4. Talent Shortage
With the current climate of remote working and advancing technologies, one talent gap has been made abundantly clear: cybersecurity professionals. Cybersecurity professionals have a huge job on their hands especially if a company manages its public key infrastructure and software internally. On top of this, without the right minds in the driving seat for cybersecurity, employees of the organization are not likely to be taught cybersecurity hygiene and best practices. The workforce of the financial institution could then become their biggest threat.
5. Malware Attacks
A security report by Akamai revealed 4 specific types of malware were used in more than 90% of attacks on the financial services sector:
- SQL Injection (SQLi)
- Local File Inclusion (LFI)
- Cross-Site Scripting (XSS)
- OGNL Java Injection
Each are used to attack data-driven web applications. Code is inserted to trick a site into revealing information or allowing the upload of files to the server. If sensitive information is kept on these applications, then an organization could be in serious trouble.
Security Tips & Best Practices for Financial Services
Having looked at the key threats and risks to the financial industry, we want to highlight a few potent methods financial services firms can implement to boost their cybersecurity:
As already pointed out, a company’s workforce can become their biggest threat. Financial organizations should work to change this through educating and training employees around cybersecurity dangers and best practices. Key areas to focus on include:
- Password usage – Ensure employees are using secure passwords incorporating a mixture of letters, numbers, and special characters.
- Two-factor authentication – Set up an extra layer of protection on employees’ work devices as well as their personal devices, especially if a ‘Bring Your Own Device’ (BOYD) policy is in place.
- Social engineering attacks – Look out for warning signs of baiting or attempts to trick employees into giving away confidential information.
- Phishing scams – Train employees to check emails before opening or downloading attachments, keeping an eye out for emails that originate from unknown addresses and avoiding suspicious links which could open a pathway for hackers.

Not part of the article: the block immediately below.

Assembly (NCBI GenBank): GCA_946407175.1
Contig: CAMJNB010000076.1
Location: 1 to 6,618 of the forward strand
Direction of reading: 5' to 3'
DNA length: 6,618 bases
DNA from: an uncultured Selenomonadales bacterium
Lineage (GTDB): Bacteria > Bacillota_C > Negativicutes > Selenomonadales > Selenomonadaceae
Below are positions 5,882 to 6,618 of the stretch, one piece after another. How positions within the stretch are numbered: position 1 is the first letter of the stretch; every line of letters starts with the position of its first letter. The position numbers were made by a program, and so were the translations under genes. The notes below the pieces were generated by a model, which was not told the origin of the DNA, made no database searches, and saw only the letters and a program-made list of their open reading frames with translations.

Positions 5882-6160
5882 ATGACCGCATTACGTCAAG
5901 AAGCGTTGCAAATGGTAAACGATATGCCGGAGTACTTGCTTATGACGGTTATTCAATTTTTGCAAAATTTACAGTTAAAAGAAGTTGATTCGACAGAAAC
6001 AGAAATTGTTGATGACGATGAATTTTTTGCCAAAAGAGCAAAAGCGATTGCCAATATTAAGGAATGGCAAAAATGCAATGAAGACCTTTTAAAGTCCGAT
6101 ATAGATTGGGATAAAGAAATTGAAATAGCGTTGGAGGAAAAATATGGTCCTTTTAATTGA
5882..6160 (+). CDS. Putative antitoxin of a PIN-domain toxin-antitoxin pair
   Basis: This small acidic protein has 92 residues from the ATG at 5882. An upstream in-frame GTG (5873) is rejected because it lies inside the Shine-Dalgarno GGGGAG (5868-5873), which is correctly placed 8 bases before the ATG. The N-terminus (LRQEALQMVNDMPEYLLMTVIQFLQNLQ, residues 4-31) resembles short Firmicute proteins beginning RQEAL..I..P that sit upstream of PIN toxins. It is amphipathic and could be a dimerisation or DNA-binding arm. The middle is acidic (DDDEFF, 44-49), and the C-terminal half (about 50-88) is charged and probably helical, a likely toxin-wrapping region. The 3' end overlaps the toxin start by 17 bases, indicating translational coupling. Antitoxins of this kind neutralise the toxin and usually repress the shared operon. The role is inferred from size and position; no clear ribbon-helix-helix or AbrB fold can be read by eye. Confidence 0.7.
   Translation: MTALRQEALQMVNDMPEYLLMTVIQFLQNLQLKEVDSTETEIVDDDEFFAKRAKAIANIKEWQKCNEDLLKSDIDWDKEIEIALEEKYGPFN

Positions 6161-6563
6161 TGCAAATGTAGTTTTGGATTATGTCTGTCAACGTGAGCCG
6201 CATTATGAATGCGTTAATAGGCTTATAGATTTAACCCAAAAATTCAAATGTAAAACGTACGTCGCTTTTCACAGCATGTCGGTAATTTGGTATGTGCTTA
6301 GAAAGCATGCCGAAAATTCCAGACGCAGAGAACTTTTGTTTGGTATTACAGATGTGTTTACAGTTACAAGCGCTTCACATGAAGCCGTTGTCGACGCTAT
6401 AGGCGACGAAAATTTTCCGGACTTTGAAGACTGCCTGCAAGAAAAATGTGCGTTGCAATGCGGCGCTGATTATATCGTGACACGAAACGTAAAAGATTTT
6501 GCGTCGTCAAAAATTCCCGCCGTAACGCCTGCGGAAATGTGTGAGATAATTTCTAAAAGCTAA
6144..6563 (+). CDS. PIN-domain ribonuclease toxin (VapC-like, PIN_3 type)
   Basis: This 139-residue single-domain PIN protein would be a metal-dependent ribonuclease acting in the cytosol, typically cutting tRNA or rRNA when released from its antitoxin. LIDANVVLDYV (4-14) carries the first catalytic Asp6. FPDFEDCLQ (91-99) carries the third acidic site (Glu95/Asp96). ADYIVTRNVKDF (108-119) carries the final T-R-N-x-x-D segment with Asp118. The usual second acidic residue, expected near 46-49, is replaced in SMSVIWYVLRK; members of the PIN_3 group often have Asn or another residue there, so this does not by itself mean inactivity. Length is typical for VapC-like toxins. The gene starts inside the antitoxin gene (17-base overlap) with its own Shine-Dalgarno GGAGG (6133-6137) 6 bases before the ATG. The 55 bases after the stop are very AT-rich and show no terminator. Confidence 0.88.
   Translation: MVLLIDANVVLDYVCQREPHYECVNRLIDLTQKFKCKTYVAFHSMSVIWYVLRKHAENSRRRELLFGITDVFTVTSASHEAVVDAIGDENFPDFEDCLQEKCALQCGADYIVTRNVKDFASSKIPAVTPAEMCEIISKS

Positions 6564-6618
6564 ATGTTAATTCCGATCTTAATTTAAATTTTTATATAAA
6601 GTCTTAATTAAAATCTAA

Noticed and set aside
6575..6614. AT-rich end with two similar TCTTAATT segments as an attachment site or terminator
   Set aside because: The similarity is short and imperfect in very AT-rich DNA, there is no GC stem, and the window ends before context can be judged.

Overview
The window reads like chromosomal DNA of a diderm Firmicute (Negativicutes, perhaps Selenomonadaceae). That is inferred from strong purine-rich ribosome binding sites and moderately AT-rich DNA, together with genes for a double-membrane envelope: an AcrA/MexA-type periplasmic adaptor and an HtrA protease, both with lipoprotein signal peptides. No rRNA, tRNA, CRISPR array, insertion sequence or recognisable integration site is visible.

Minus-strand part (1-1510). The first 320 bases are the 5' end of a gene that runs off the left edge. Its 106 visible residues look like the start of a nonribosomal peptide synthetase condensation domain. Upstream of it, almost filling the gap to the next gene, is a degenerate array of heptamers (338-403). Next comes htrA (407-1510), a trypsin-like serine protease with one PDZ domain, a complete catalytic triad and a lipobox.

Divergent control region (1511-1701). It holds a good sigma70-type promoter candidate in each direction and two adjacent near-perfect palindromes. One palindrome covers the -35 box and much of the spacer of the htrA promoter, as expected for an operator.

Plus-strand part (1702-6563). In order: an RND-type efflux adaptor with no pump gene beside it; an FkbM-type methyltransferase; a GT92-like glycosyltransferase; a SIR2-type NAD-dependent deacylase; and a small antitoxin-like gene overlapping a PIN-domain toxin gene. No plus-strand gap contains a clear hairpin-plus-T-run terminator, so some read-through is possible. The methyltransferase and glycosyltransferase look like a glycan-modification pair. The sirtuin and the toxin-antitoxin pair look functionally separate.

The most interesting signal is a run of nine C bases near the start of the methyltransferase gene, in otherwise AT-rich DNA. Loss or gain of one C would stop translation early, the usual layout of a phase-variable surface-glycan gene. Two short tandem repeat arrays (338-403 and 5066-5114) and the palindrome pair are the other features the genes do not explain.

A simple tip to reduce the chances of a successful attack is to update all of your company’s systems and applications. While it sounds relatively easy, if the company uses bespoke software or has a vast digital environment this could become a mammoth task. Hence the need for good cybersecurity hygiene, which includes making updates on regular basis so as not to disrupt daily responsibilities.
As highlighted previously, financial data is a jackpot for hackers. All digital systems contain sensitive data of some kind, hence the need to protect them through encryption. Often IT professionals within an organization will not have the time or specific skills set to do this for all applications, that is why it is necessary to seek help from cybersecurity experts to secure and encrypt emails and other systems.
Audit Cybersecurity Security Solutions and Strength
Financial firms should regularly test the strength of their cybersecurity efforts, especially when onboarding new technologies and changing applications and software. One way to do this is through utilizing white hat hackers, who are given permission to hack organizations (also known as ethical hacking). Feedback is then provided to the company regarding any vulnerabilities. To confirm the financial firms’ confidentiality, integrity, and security controls, they should seek to obtain certification from the International Organization for Standardization (ISO) for information technology and security techniques.
Invest in Cybersecurity Measures and Professionals
Financial services firms can secure their network through employing a scalable, high-bandwidth network infrastructure. Enabling enhanced security options and employees to work securely. Also, investing in authentication which controls users’ access to systems and verifies the users and devices – we offer this service at GlobalSign. Finally, employing cybersecurity professionals to ensure good cybersecurity hygiene as well as creating a positive cybersecurity culture among the workforce.
As outlined cybersecurity is especially essential for the financial services industry and requires dedicated time, planning, and investment to create a secure environment. Don’t know where to start? Get in touch with our PKI experts!